Would apply the Wombi today for a Job that would be at the point of “my Hobbies”: Sleep, Shopping, Makeup. Yes, theoretically, she has to Swim at some point in a previous life, archery, Painting, Cycling, chess, Yoga, rock Climbing, playing the piano and ice-skating learned. But we all remember only dimly.
Christiane Tauzher: The Pubertäterin
Since puberty, our daughter, the mosquito, shortly after her 13. Birthday in your violence, we keep the Windows closed so the neighbors call the police. The Pubertäterin is not loud and unpredictable, when she sleeps, just like a Wombat, or eat – what you do for luck often.
The stories I tell – a journalist, 41, from Vienna, married to Olaf, a 46 – here, not act, of course, the Pubertäterin in my family. No. They come from my thriving imagination or come from other families. There, it is arg in the other families … 😉
“Why are you reading anything,” I asked you the other day when I surprised you in the bright of day when you Doze off in your sleeping area. “Later,” grunted they, and no longer hung, nor is it a “maybe” in the back, which meant as much as “safe today.”
I stood for a while at the foot of the bed and looked at the large, sleeping child, in the hope that it would make me want to say on the topic of reading. Quiet snoring loud rattled out of her mouth, and I saw that it was useless.
Later, she came to me in the kitchen to inform me that she will wash hair. “What are you reading again?” I asked again. “What do you mean by that?” back she asked. “A book,” I said, “a thing made of paper with pages and letters. We have quite a lot of them. In the work room, there is a whole wall full of books.” The Wombi rolled her eyes. “Karl Lagerfeld had 300.000 books,” she said, “I READ in the ‘Gala’.”
“Yes, Karl Lagerfeld was a very educated man,” said I, “And you know why?” The Wombi knew to report to Mr Lagerfeld, he had taught all of them self, and never to a University. “Did you get that from the ‘Gala'”, I asked. The Wombi shrugged his shoulders, did not matter. I took up the thread again: “Mr Lagerfeld has every book he has obsessed, read.”
C. Tauzher: The Pubertäterin
daughter wants a new hairstyle. I: panic attack
“you really Think so?”, the Wombi did not ask, “but in the ‘Gala’.” You pulled your Smartphone out of your pocket and calculate that Karl Lagerfeld is 80 years (with five he learned to read) could have a maximum of 4200 books to read, if one assumes that he had read per week. “You can also read more than one book in a week,” said I, “if you have no children, no husband, no dogs, and no budget on the cheek, to create hundreds – no thousands – of books in the shortest amount of time.” The Wombi looked at me with a “Poor black cat”look.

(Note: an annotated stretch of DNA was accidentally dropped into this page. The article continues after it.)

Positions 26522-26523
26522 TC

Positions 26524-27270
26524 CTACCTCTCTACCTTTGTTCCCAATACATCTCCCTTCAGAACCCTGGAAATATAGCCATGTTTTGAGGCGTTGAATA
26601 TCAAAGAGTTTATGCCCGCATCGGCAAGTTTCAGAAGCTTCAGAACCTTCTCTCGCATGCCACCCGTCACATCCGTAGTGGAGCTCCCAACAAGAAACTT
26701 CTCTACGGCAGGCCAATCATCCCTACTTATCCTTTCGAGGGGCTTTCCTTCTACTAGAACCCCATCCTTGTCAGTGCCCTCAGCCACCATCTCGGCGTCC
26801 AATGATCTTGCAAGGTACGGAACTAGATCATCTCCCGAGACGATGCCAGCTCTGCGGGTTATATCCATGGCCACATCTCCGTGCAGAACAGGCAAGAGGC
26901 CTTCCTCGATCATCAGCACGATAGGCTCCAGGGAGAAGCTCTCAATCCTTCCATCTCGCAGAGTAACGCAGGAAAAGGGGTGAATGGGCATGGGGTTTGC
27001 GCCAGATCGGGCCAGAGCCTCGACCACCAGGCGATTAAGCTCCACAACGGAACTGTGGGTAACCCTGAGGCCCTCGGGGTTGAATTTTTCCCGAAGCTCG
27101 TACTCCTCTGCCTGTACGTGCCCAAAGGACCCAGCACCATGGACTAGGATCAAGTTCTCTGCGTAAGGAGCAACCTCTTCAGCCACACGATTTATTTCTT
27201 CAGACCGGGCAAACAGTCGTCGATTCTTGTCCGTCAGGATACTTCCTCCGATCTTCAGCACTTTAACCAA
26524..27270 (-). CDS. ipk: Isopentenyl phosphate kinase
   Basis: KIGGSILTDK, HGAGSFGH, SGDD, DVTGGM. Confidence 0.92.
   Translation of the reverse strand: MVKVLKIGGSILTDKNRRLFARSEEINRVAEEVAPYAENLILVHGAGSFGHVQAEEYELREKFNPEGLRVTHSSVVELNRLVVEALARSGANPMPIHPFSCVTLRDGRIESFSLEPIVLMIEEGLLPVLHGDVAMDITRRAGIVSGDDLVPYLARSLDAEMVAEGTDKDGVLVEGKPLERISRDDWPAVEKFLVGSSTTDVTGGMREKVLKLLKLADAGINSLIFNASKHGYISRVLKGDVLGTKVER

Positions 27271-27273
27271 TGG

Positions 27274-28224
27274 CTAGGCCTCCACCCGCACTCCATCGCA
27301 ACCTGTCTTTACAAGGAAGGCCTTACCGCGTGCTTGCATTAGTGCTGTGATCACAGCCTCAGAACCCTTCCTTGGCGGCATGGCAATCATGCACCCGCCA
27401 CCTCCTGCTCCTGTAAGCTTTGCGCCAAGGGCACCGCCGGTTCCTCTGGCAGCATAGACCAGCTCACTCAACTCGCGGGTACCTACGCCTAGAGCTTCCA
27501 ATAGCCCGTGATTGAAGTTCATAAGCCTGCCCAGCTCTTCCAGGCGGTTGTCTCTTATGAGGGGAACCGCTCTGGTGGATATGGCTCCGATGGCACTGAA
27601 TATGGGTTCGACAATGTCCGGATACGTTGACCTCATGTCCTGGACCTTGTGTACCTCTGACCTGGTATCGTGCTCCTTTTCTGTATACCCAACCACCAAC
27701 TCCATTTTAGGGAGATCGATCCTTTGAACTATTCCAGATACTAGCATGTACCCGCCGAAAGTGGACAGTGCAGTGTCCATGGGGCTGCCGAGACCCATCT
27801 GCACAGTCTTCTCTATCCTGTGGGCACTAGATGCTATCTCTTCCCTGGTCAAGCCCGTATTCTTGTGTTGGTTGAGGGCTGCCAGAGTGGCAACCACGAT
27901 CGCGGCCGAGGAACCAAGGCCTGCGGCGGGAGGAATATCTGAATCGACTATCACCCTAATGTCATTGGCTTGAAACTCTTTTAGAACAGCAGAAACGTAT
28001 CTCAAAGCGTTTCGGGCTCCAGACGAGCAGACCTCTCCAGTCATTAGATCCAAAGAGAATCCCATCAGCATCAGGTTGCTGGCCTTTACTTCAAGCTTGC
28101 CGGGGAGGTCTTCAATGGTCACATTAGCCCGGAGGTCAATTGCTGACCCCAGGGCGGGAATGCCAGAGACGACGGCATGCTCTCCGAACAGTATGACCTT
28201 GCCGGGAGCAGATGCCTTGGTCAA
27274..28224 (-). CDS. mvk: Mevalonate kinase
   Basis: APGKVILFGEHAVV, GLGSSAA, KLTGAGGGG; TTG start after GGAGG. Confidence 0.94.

“I’m not Karl Lagerfeld,” she said, “I’m not going to read 300.000 books.” So, that was once very clear. The Wombi will not be the next Karl Lagerfeld – although I would in principle had nothing against it. Only because of the Chanel bags.
Mama’s novel does not apply
“Well,” I said, “let’s leave Karl once. You would do well to stick your nose in real literature.” The Wombi countered that you have read the I have written the novel to the end and make it “all okay”. “This is not true,” I said. “I’m talking about Hermann Hesse or Thomas Mann or Oscar Wilde. Books lead to knowledge, and the language are brilliant, the timeless music of Mozart or Beethoven.”
Meanwhile, Olaf was come home, and Not to forget blared “: Italo Calvino,” in the kitchen. “I was at the end of ‘the Baron in The trees cried because I was so sad that there was no continuation,” said Olaf. “For me, it was so in the ‘portrait of Dorian Gray’,” I said. We saw love and felt connected to. To the Wombi said that we should “stop ‘reading Harry Potter’. Since there are seven volumes.”
“Read Oscar Wilde,” I said.
and More of Christiane Tauzher
“I’ll say it now for the very last Time! Stories from the nearly perfect life of a mother”, by Christiane Tauzher, Goldegg Verlag, 14,95 Euro
“fishing with Italo Calvino,” said Olaf. We stood there like two barkers who wanted to install their jars. “Hermann Hesse is also enthralling,” I said. “I don’t want to be Packed,” replied the Wombi. When we presented the books, they flipped around bored in it, and noted, “that the Scripture urklein”. “Your eyes are still young,” said Olaf, “it will not fail.”
“I take the Oscar Wilde,” she said, after they had compared the number of the page. “Good choice,” I said. The Olaf took the “Baron in the trees”, tenderly and gently as a weggelegtes child. “Fishing today”, after I called the Wombi, who left with Oscar Wilde’s the place, “and stay tuned. You have to get used to the language.” “Yes,” she answered in an exasperated tone, “I got it” and was almost around the corner. “Karl Lagerfeld”, I, “has called according to his mother, by the way, revered as a Saint.”
Since the Wombi stopped, turned his head in my direction and smiled: “You shouldn’t believe everything that you read in the ‘Gala’.”
P. S.: Read pages for book delivery two weeks ago: eight.
Olaf: “I told you so: you would have to start with the ‘Baron in the trees’.”
I said: “Well, now it’s too late for that.”